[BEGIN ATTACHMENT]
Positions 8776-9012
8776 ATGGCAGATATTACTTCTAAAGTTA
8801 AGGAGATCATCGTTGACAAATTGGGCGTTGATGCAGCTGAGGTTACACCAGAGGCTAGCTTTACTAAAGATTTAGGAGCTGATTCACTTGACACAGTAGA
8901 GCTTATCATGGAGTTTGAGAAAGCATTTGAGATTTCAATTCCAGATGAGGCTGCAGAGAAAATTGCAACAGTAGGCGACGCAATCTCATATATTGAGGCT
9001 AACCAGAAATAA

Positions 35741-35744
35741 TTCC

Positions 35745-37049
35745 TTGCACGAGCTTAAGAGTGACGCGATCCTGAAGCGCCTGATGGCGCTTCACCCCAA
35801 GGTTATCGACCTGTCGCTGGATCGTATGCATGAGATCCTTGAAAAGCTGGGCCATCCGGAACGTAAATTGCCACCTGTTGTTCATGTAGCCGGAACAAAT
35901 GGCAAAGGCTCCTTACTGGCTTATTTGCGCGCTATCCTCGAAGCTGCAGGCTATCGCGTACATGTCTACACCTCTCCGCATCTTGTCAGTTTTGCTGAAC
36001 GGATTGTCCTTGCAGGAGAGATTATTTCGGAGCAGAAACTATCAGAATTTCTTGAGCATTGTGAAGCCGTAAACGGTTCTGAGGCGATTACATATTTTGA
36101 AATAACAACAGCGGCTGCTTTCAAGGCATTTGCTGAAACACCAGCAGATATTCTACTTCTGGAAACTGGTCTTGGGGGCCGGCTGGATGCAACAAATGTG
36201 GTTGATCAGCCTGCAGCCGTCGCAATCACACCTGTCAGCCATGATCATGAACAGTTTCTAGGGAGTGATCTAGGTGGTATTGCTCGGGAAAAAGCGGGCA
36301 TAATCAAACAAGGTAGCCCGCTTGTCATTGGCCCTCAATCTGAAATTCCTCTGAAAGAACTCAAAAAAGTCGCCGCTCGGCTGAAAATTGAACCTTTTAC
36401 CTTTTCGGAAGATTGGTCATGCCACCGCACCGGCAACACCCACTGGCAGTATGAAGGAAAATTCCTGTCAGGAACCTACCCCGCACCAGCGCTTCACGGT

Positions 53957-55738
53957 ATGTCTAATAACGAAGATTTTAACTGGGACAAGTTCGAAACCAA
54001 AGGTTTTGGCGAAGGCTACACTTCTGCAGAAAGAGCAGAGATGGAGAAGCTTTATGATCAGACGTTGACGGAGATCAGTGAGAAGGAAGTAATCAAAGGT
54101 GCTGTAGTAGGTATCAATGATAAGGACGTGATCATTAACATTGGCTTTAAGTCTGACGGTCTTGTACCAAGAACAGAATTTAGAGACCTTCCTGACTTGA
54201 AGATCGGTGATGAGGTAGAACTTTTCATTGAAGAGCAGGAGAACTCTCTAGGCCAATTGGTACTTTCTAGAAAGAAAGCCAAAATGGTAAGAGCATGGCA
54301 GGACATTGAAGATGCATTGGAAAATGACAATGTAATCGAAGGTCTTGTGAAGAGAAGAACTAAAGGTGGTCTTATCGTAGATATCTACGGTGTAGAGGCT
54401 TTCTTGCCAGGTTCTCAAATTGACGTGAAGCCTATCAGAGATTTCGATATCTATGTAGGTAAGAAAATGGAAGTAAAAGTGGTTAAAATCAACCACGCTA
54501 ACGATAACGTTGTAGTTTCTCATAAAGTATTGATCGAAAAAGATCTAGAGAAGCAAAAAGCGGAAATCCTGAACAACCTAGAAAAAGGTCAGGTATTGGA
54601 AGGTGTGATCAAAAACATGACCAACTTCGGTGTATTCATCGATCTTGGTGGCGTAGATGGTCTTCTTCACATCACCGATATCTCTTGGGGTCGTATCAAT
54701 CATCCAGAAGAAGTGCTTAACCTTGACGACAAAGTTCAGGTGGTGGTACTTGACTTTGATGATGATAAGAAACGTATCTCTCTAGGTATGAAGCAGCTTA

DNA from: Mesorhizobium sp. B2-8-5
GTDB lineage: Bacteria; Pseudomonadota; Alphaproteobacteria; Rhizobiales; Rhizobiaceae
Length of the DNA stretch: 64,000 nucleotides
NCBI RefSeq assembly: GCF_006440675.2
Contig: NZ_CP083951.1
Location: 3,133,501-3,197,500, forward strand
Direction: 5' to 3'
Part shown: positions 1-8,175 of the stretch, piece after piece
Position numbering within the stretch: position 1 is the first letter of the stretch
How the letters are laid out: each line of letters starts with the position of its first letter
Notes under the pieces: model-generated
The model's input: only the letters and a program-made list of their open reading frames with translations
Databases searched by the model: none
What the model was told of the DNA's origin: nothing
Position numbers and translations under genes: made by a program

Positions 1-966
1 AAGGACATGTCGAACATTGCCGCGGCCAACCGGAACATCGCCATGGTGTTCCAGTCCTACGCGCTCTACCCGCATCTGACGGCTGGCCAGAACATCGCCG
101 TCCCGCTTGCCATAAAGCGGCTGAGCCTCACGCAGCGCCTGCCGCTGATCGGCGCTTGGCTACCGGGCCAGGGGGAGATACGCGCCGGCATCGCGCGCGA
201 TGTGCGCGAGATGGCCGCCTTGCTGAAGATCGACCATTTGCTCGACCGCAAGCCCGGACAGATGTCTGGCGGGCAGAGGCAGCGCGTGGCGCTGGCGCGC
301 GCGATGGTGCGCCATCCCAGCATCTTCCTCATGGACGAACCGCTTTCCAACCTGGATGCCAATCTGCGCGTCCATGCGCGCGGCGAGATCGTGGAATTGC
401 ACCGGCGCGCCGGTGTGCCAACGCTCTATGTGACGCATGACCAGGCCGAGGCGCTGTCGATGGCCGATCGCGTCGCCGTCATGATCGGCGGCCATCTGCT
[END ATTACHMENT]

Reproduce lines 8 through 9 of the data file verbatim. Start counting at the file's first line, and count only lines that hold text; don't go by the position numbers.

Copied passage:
Positions 35745-37049
35745 TTGCACGAGCTTAAGAGTGACGCGATCCTGAAGCGCCTGATGGCGCTTCACCCCAA